The VCOSS submission recommends expansion of specialist family violence services including counselling, crisis accommodation, referrals and legal assistance.

The chronic shortages of public and social housing in Victoria and a scarcity of affordable housing, mean many women and children are unable to secure long-term housing, leading them to stay longer in refuges and crisis accommodation, or face homelessness. Growth in the social housing system is urgently needed, as well as investment in rapid rehousing programs that assist women quickly into secure tenancies.

Initiatives such as ‘safe at home’ programs, which support women and children to remain safely in their homes if they choose to do so, can significantly reduce the trauma and disruption experienced by women and children made homeless by family violence.

Men’s behaviour change programs hold men accountable for their choice to use violence however waiting lists can be anything from several months to up to a year long.

Children are present at about one third of family violence incidents attended by police. Experiencing family violence can have serious and often long-term negative effects for children, including psychological and behavioral impacts, health and socioeconomic impacts, and sometimes, intergenerational violence. Yet there are insufficient therapeutic services to address the trauma experienced by children who are victims of violence.

Adolescent violence in the home is also a growing problem. Many adolescent perpetrators have themselves witnessed or experienced violence or abuse in childhood. Standard police and system responses are often inappropriate when the perpetrator is a young person, and fail to address the specific needs of both the victims and the adolescent perpetrators.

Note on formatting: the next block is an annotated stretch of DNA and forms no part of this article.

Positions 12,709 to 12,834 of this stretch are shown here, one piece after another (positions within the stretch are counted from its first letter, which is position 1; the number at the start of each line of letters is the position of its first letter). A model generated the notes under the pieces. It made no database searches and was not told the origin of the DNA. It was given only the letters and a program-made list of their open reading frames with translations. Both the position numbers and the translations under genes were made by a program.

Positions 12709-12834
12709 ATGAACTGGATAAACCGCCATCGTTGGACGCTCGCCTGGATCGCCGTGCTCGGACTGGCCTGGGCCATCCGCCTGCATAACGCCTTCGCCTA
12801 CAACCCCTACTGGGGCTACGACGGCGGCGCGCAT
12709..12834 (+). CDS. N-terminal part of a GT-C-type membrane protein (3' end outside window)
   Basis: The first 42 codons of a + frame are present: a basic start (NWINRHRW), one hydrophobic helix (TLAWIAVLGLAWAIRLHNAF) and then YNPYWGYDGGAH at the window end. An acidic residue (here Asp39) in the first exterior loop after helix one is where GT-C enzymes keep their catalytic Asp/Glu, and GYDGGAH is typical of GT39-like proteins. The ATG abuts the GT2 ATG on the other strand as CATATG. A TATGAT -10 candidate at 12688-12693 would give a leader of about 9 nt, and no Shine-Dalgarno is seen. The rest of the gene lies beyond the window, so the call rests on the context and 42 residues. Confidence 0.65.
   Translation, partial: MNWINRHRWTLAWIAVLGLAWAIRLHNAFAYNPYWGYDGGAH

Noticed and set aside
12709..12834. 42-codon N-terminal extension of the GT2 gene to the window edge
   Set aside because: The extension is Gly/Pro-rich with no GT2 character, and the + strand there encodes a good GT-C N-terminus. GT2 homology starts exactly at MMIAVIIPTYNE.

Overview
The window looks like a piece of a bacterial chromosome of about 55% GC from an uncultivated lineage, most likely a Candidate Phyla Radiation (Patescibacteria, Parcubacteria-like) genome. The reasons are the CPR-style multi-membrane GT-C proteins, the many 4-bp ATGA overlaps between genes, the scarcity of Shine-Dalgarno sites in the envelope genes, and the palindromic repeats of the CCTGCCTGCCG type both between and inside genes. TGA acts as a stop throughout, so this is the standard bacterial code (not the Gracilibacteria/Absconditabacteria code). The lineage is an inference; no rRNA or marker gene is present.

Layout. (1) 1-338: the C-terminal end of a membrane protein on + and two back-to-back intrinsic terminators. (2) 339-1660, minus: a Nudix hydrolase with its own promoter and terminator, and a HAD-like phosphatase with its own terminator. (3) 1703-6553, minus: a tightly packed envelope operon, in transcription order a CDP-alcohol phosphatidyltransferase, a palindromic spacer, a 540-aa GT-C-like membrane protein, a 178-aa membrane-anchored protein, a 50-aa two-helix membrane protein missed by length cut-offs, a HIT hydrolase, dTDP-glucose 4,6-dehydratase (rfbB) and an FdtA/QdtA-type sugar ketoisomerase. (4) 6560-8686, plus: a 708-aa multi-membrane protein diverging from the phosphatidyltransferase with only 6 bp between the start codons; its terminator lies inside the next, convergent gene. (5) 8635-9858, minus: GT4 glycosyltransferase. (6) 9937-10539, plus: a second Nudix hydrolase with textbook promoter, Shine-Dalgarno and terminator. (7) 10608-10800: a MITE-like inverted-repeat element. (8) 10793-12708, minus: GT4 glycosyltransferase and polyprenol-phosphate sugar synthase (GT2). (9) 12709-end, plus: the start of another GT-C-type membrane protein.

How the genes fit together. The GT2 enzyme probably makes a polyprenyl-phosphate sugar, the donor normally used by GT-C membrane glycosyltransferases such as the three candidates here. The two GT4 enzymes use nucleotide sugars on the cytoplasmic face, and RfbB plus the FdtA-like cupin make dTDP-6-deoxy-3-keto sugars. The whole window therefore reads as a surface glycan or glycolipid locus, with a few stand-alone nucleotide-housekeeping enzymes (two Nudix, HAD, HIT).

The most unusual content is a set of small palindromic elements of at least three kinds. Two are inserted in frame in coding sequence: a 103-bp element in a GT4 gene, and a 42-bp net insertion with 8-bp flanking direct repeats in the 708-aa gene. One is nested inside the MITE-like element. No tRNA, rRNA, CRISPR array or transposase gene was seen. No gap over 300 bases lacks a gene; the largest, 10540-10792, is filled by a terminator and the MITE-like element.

Family violence is a factor in the majority of cases where children are removed from their families. Closer collaboration, more resourcing for child protection workers and shared understanding between family violence and child protection systems would improve support for vulnerable families and strengthen relationships between children and non-abusing parents.

As well as providing specialist support services, community organisations also play an important general role in building connected and resilient communities, which can help reduce risk factors for family violence such as social isolation, poor mental health and drug and alcohol misuse.

However, despite the importance placed on preventing and responding to family violence, and the important role the community sector has to play in this, community organisations across the board are struggling with insufficient funding to meet surging requests for assistance, and respond to the increasingly complex difficulties people are facing. At the base of this funding issue is the need to apply a sustainable and appropriate funding indexation model across the community sector.

More information about the Royal Commission into Family Violence is available on their website. The Royal Commission’s final report is due February 2016.

Support is available for anyone by calling the National Domestic Violence & Sexual Assault Helpline 1800 737 732, or the safe steps Family Violence Response 1800 015 188, or Men’s Referral Service 1300 766 491.